Students will be eager to discuss these, so now is their chance. Allow them to choose ONE intelligence that they feel is a strength and to discuss it.
After they have had a chance to verbalize their personal connections, explain that you want them to think of someone not in this room (therefore some not in the GT cluster). Have them raise their hand if the person they are thinking of is strong in any of the intelligences that have been discussed.
Ask students if they have ever taken a test for “Intrapersonal Giftedness” or for “Kinesthetic Giftedness.” Most students will say no. Ask students what tests they have taken and some might remember taking a reading test or a math test.
Here is the key point: People can be gifted in many different ways, but most schools only offer tests to label giftedness for math, reading, or creative thinking. Just because a person does not have a label of giftedness, it doesn’t meant they don’t have a strength in a particular area. It could just mean they haven’t taken a test for that area. Similarly, even thought your students may only receive services for math or reading, they might find other areas (naturalist or interpersonal) that they feel they are gifted in.
The purpose of connecting this to someone not identified as gifted is to lead them to the understanding that people can be gifted in different areas even if they are not labelled as gifted. This doesn’t take away from their own label of giftedness because you should have already established their own strengths, but it does teach them to look for strengths in others
Step Five: Show The Brain
Now that students understand that giftedness is having an area of strength, they need to understand why they benefit from differentiated instruction in their area of giftedness. I show this video of neurons making connections in vitro. I want studetns to have a visualization of what is physiologically happening in their bodies as they learn. Explain that as they learn new information, their brain creates new pathways.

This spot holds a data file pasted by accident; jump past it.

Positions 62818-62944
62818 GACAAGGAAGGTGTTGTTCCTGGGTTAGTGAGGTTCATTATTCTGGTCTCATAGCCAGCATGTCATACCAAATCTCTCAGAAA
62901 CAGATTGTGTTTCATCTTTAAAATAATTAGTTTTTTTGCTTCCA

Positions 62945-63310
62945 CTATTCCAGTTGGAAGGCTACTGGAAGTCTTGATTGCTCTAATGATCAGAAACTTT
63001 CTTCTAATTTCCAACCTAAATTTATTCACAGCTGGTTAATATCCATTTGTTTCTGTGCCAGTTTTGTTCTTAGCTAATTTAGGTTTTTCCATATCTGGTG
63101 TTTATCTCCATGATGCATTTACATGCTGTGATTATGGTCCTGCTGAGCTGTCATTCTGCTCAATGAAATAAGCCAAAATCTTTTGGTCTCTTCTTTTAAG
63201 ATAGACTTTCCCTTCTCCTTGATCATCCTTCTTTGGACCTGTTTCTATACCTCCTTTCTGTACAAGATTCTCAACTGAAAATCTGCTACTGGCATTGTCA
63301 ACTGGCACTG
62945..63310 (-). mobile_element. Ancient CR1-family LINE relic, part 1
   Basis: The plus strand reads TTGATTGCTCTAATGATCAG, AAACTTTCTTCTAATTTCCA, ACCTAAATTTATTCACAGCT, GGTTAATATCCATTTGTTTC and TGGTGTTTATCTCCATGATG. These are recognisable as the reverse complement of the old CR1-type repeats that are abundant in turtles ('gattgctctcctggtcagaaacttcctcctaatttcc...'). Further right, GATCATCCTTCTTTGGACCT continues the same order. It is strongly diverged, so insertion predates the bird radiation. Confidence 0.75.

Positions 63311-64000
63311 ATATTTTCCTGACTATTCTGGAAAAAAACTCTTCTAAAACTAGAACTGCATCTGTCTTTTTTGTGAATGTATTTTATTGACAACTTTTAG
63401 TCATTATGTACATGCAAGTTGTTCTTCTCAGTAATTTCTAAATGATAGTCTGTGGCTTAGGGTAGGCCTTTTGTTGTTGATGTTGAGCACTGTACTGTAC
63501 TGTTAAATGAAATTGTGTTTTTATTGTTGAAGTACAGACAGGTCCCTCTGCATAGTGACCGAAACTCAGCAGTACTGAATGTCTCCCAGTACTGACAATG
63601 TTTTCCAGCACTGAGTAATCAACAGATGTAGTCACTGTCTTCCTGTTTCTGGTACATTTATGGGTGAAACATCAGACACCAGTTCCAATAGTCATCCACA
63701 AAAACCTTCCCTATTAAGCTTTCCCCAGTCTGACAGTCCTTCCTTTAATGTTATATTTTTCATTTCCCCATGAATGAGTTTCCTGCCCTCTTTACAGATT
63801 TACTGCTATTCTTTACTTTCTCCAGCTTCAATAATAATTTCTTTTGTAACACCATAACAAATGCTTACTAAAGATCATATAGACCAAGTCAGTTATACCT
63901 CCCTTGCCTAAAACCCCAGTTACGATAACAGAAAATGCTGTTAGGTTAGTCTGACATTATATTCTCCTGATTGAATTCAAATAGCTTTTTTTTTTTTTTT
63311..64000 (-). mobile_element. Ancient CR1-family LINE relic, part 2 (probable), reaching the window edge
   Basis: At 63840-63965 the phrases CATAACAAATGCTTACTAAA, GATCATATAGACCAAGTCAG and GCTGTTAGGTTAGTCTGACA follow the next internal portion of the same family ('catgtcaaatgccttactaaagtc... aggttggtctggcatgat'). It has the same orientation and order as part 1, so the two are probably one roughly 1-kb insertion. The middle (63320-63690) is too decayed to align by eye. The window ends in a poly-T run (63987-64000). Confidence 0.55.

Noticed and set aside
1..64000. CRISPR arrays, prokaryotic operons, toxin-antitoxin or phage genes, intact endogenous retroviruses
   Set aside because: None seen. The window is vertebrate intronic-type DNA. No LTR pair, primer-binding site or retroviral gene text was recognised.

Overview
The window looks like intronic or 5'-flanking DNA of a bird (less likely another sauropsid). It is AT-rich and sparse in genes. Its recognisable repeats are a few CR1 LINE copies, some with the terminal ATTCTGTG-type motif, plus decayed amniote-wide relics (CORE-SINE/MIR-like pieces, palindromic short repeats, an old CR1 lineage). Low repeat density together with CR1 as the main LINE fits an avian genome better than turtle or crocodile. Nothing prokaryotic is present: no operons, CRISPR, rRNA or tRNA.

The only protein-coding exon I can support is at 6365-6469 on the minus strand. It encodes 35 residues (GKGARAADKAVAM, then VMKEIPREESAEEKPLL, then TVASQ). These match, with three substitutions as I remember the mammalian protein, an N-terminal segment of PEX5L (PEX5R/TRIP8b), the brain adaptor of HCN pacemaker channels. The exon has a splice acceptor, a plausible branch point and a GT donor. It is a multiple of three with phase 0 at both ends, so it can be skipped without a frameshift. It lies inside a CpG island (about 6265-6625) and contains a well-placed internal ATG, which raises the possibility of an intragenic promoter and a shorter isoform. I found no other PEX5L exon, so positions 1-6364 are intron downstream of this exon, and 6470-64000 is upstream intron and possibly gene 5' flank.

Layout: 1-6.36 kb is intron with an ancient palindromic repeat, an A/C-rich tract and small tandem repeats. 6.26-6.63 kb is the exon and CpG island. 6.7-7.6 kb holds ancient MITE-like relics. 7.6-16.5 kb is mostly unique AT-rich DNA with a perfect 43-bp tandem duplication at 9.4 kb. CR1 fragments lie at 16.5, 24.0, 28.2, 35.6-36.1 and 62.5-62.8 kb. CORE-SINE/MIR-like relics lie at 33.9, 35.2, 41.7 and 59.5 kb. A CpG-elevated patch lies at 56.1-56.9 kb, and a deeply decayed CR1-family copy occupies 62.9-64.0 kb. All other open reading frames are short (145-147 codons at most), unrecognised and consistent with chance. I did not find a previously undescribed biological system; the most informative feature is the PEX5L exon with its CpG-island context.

Step Six: Drive Home the Importance of Being Challenged
The last point I make in this lesson is that in order for our brains to continue to make new connections, we need to give it opportunity to learn new things! This results not just from reading new concepts, but by thinking about things in a new way. This means being challenged, but working through the challenges. If we are never challenged, our brains will maintain their number of connections, and our poor neurons will have no new connections to make.
This video from Khan Academy is a fabulous tool to help demonstrate this point
Step Seven: Tie it All Together
Being “gifted” means that your brain works differently than others – not better and not worse. You are able to understand concepts quickly and from multiple perspectives. However, you need to keep challenging your brain in order to make more connections. While you can’t “lose” giftedness, your brain can remain stagnant.
I know that this was an extra long post, but I hope that you are able to pull out a nugget (or seven!) of helpful pieces of information to include in your own classroom. While this post was written in the lens of a GT classroom, it could really be applied to any class.
Please leave a comment because I would LOVE to know your thoughts – do you think students should learn about giftedness?